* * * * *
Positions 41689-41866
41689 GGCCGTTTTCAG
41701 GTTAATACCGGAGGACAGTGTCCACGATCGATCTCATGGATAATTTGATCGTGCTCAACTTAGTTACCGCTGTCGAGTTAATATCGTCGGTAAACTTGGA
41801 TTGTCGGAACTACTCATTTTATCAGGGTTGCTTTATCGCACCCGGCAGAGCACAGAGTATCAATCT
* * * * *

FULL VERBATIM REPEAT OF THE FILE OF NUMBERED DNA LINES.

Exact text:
Positions 41689-41866
41689 GGCCGTTTTCAG
41701 GTTAATACCGGAGGACAGTGTCCACGATCGATCTCATGGATAATTTGATCGTGCTCAACTTAGTTACCGCTGTCGAGTTAATATCGTCGGTAAACTTGGA
41801 TTGTCGGAACTACTCATTTTATCAGGGTTGCTTTATCGCACCCGGCAGAGCACAGAGTATCAATCT